As falls the pattering rain

John Clare’s ‘The Shepherd’s Calendar’  is a poem cycle covering the months of the year. In parts it is idyllic, but there is also harsh reality too – life for ordinary folk in the nineteenth century was hard and precarious. People who worked on the land, like my ancestors  had a life of toil and labour, out in all weathers and doing s they were told, when they were told.

His description here is very apt for today’s weather, the flying clouds, the wind that o’er each coming tempest broods, the pattering rain – we had a lot of pattering rain today!

The flying clouds urged on in swiftest pace
Like living things as if they runned a race
The winds that oer each coming tempest broods
Waking like spirits in their startling moods
Fluttering the sear leaves on the blasting lea
That litters under every fading tree
And pausing oft as falls the pattering rain
Then gathering strength and twirling them again
The startld stockdove hurried wizzing bye
As the still hawk hangs oer him in the sky
Crows from the oak trees qawking as they spring
Dashing the acorns down wi beating wing
Waking the woodlands sleep in noises low
Pattring on crimpt brakes withering brown below
While from their hollow nest the squirrels (pop)
Adown the tree to pick them as they drop
The starnel crowds that dim the muddy light
The crows and jackdaws flapping home at night
And puddock circling round its lazy flight
Round the wild sweeing wood in motion slow
Before it perches on the oaks below
And hugh black beetles revelling alone
In the dull evening with their heavy drone
Buzzing from barn door straw and hovel sides
Where fodderd cattle from the night abides
These pictures linger thro the shortning day
And cheer the lone bards mellancholy way
And now and then a solitary boy
Journeying and muttering oer his dreams of joy.

John Clare 1793 – 1864

Pert sparrows and tutling robins

Continuing John Clare’s delightful description of autumn, and we are with t’he poet as he walks the fields’; he sees the old ladies with their wicker baskets out and about gathering fruit from the hedgerows, elderberries, and blackberries hanging in ‘swathy bunches‘ and there are the little sparrows, their beaks black from the juice, and  the ‘tutling‘ robin… I can’t discover what Clare meant by this but I can guess it might be his chattering song!

In such lone spots these wild wood roamers dwell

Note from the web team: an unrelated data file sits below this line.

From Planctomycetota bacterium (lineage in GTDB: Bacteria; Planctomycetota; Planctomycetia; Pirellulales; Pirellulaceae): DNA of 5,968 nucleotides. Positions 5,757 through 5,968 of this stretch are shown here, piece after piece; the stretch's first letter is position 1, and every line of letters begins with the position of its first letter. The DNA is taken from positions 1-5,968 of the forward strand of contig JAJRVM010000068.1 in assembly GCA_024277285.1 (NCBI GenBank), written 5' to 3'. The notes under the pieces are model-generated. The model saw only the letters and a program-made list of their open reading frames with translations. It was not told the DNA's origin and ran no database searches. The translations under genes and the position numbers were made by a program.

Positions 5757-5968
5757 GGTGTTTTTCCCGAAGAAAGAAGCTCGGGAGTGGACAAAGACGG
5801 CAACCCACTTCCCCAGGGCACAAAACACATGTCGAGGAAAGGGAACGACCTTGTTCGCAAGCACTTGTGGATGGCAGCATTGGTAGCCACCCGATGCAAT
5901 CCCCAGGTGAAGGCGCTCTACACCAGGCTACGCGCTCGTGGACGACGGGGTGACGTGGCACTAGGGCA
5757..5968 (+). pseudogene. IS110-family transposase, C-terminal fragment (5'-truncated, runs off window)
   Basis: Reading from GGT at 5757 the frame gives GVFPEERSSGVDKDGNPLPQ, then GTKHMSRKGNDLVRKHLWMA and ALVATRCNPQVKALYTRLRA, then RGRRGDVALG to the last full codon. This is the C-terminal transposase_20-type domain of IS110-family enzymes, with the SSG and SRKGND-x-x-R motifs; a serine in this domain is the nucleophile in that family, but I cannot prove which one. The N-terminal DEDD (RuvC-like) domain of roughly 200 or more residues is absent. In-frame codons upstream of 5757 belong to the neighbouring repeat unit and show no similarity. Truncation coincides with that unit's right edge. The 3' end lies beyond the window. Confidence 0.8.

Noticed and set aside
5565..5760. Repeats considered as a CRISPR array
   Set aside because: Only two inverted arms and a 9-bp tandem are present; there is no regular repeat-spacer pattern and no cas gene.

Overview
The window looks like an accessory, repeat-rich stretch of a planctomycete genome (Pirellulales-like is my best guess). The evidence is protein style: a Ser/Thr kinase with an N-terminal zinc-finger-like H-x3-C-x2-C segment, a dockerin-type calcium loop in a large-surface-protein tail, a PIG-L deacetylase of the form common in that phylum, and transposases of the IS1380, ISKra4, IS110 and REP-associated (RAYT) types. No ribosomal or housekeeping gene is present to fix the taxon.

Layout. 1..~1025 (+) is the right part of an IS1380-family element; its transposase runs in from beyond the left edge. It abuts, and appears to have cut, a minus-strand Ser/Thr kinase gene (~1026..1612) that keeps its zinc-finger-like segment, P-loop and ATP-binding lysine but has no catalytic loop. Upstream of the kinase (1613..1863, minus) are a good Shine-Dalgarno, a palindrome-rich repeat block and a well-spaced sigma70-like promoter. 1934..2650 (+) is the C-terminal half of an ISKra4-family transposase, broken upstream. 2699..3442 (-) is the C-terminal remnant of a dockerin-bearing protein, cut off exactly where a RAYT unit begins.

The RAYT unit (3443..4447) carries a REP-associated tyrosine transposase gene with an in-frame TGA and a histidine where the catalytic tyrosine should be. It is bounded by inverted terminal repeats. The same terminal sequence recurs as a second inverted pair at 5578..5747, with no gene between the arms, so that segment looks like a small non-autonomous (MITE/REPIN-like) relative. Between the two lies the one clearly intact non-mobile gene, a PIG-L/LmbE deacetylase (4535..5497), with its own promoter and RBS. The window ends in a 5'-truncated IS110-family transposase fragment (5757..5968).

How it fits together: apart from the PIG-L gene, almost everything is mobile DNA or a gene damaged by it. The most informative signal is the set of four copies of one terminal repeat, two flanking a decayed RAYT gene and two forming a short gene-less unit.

On commons where no farmers claims appear
Nor tyrant justice rides to interfere
Such the abodes neath hedge or spreading oak
And but discovered by its curling smoak
Puffing and peeping up as wills the breeze
Between the branches of the colord trees
Such are the pictures that october yields
To please the poet as he walks the fields
Oft dames in faded cloak of red or grey
Loiters along the mornings dripping way
Wi wicker basket on their witherd arms
Searching the hedges of home close or farms
Where brashy elder trees to autum fade
Each cotters mossy hut and garden shade
Whose glossy berrys picturesquly weaves
Their swathy bunches mid the yellow leaves
Where the pert sparrow stains his little bill
And tutling robin picks his meals at will.

Some pleasing objects for his praise delay

October has arrived and I feel that as well as turning over a new page on the calendar (I never even look until the first of the month so I have a little surprise!) I can also look again at John Clare’s Shepherd’s Calendar. Even though this was written nearly two hundred years ago many of the scenes he describes can still be seen today – especially in a rural area like our county of Somerset. Autumn is covering the right colours of summer, changing them to rich browns and golds, fields are full of stubble – with or without horses, and there are plenty of farm animals still in fields nearby – although no shepherd boys any more!

October

Nature now spreads around in dreary hue
A pall to cover all that summer knew
Yet in the poets solitary way
Some pleasing objects for his praise delay
Somthing that makes him pause and turn again
As every trifle will his eye detain
The free horse rustling through the stubble land
And bawling herd boy with his motly band
Of hogs and sheep and cows who feed their fill
Oer cleard fields rambling where so ere they will
The geese flock gabbling in the splashy fields
And quaking ducks in pondweeds half conseald
Or seeking worms along the homclose sward
Right glad of freedom from the prison yard
While every cart rut dribbles its low tide
And every hollow splashing sports provide
The hedger stopping gaps wi pointed bough
Made by intruding horse and blundering cow
The milk maid tripping on her morning way
And fodderers oft tho early cutting hay
Dropping the littering forkfulls from his back
Side where the thorn fence circles round the stack
The cotter journying wi his noisey swine
Along the wood side where the brambles twine
Shaking from dinted cups the acorns brown.

John Clare  1793 – 1864